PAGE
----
I2C i2cget/i2cset execution time

I am using beagleboard C4 to interface to a custom hardware via MCP23017 I2C expander. I am running Angstrom and using I2C tools for this.

First task for me is to read data coming on the MCP23017 pins and store it for further processing.

Data from the external hardware arrives at MCP23017 IO pins at 4800 baud (a bit change every 208 usec).

I had assumed that I2C running in fast mode at 400KHz will be faster enough to read this data without missing anything. However, it did miss lot of data.

So I did a trial run to measure the time required to read an I2C byte using the following script.

START=$(date +%N)
i2cget -y 2 0x21 0x12
END=$(date +%N)
echo $(($END-$START))


Result of the above script is:

root@beagleboard:~# sh testrdtime.sh


Which indicates that it took 10 msec to execute a read.

It looks strange to me. Is it because that the Kernels is busy with some other process and not allocating sufficient time for the I2C process? Or some other reason?

p.s.: On the oscilloscope, I2C speed is seen correct (400 KHz), however, there is a gap of about 10 msec between two bursts. I am not able to decode the I2C transactions from DSO though. But this supports the script result above.

If this result is practical, what is the remedy? Writing custom I2C driver with blocking functions?

MCP23017 can run at 1.7MHz (fast I2C) which can be tested with rebuilt kernel running I2C at higher speed. Has anyone done that previously?

Any other inputs?

Thank you very much !

If you're making i2c calls from user space (as it seems you are)
there's the syscall overhead (not 0), any buffering the kernel does
(not 0), scheduling the i2c operation (not 0), doing the i2c operation
(your scope plot), and returning that data. Plus, your getting the
start and end times have non-zero execution time, too.

There also might be measurement error introduced with your start and
stop times based on how low of a unit of time can be measured by your

If you work at the kernel level, there will still be some delays, but
they should be significantly less than when performing user space
operations. In order to remove as much delay as possible, either write
some bare metal code (ie: don't use Linux) or dig into the i2c
subsystem in the kernel and manually tweak it to get it to do what you
want. Also be aware that the scheduler might introduce some delays

If you're looking for bare metal latency (like you'd get on a
microcontroller), that's rather difficult to get in Linux or any other
general purpose OS.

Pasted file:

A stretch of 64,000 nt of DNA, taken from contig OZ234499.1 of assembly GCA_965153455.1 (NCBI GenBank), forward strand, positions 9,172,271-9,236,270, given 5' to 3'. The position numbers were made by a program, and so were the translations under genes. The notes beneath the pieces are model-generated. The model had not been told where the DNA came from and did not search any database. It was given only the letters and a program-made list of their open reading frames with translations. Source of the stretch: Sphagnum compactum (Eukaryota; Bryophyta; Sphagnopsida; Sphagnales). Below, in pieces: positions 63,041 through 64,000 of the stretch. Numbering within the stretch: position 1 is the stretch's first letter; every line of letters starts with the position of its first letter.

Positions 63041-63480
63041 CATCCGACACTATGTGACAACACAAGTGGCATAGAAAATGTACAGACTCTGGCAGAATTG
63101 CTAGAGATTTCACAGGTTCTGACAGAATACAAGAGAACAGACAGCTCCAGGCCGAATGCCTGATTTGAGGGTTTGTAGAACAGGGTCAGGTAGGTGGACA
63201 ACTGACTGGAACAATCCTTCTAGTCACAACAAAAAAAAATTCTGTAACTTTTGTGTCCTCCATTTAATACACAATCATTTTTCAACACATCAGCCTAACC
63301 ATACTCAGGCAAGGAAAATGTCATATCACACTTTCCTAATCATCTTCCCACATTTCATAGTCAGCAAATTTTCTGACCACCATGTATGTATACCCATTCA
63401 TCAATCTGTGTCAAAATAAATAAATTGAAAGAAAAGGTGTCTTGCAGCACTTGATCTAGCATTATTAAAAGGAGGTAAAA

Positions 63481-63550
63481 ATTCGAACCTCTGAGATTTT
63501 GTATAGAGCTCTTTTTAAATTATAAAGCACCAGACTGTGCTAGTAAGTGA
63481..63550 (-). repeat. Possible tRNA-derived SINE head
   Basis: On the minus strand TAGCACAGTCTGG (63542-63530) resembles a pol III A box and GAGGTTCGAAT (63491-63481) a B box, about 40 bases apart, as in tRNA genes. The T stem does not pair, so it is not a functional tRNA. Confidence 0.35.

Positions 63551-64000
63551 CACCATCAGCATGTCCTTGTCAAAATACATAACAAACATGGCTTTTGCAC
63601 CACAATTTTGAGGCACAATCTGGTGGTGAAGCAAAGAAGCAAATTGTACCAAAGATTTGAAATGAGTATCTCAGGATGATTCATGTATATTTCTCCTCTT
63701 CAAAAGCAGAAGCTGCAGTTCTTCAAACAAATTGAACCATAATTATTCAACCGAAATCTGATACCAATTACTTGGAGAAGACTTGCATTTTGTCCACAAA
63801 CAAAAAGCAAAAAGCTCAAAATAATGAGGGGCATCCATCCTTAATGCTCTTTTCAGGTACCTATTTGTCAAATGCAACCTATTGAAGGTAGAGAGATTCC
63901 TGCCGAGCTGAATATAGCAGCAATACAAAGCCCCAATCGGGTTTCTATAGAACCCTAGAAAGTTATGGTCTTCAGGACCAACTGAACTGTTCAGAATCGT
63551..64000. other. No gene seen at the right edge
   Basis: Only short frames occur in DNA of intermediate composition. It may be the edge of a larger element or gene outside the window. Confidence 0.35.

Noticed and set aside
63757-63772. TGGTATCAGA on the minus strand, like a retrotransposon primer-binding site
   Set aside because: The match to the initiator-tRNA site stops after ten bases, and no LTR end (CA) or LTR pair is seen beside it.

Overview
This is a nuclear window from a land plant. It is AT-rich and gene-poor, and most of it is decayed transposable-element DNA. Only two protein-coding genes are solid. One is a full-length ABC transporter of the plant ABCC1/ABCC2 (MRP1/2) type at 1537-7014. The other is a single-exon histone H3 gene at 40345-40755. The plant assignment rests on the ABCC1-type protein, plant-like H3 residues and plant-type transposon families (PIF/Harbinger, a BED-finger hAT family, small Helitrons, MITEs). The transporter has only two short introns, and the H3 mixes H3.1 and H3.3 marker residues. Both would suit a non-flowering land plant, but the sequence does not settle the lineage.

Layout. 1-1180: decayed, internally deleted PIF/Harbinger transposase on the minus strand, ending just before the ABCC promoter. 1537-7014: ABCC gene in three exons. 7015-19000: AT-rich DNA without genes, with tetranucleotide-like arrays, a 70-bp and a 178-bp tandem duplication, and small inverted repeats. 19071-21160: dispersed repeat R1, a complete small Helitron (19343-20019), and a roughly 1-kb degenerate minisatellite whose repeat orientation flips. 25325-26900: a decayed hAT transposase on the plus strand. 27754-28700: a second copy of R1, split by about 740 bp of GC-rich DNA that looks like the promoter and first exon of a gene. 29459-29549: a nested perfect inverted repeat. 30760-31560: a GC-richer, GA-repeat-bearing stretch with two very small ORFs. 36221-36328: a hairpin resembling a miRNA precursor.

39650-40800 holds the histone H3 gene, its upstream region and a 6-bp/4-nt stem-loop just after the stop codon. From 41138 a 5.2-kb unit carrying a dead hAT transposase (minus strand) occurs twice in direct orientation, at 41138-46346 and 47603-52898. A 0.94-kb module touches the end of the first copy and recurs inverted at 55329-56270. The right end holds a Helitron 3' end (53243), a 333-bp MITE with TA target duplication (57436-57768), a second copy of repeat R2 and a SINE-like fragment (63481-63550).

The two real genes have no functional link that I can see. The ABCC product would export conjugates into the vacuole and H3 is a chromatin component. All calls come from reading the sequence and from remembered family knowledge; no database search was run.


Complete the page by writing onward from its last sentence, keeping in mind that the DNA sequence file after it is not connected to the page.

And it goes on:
Thank you very much Andrew for your inputs.

Yes I did understand your points. This means for my application a user space program isn’t useful. So what I will do now is test the timings of read/write to I2C using a kernel module. If that still doesn’t give expected result, I am thinking of using PREEMPT_RT patched Linux and even further using xenomai, if required.

Realtime Linux may not mean what you think it means if you expect less
latency. In general, realtime operating systems guarantee latency
maximums, generally 5, 10, or larger milli seconds, for operations to
occur at kernel level. They generally don't give you lower latency,
just that the maximum won't be longer than X. You'll give up a little
bit of throughput in order to obtain the latency guarantees, usually.

See [1].


PREEMPT may help but it's not a cure-all. If you're looking for
latency under 1ms, a general purpose OS may not be your solution. Or
it may be your solution but with a bit of work.


Well, I am going through this document and seems they’ve achieved latency in usec. I am still not sure about how it will apply to my application. The best way I have decided is to do a trial and find out. If it doesn’t work at all then I will be using a dedicated MCU with some buffer so it will keep on reading/writing to my custom hardware from/to the beagleboard via a buffer.
As far as possible, I want to avoid using bare metal for the end application.

That paper's doing GPIO with interrupts. At kernel level, you'll get
pretty good response even without real time patches (as their results
show). I did not realize that some of the real time patch sets would
allow for alternate paths, avoiding some of the overhead within the
normal kernel, that would make a difference for interrupts. Good to

But if you're trying to do I2C, that's a little different than GPIO.
You might get some improvements, based on that paper, by going to a
real time patch set. Try it, see how it works.

If you see improvements, please do let us know. I'm interested in your


Thank you Andrew for your thoughts. Yes I2C itself will add some overhead. If that overhead isn’t acceptable, I can directly use GPIOs and may switch to a beaglebone with more number of IOs as required. That’s little further but right now I have to prove my concept to develop my app on Linux without another dedicated MCU / bare metal code.

I will surely keep this group posted about the progress but it may take little time since this is a ‘homework’ as of now…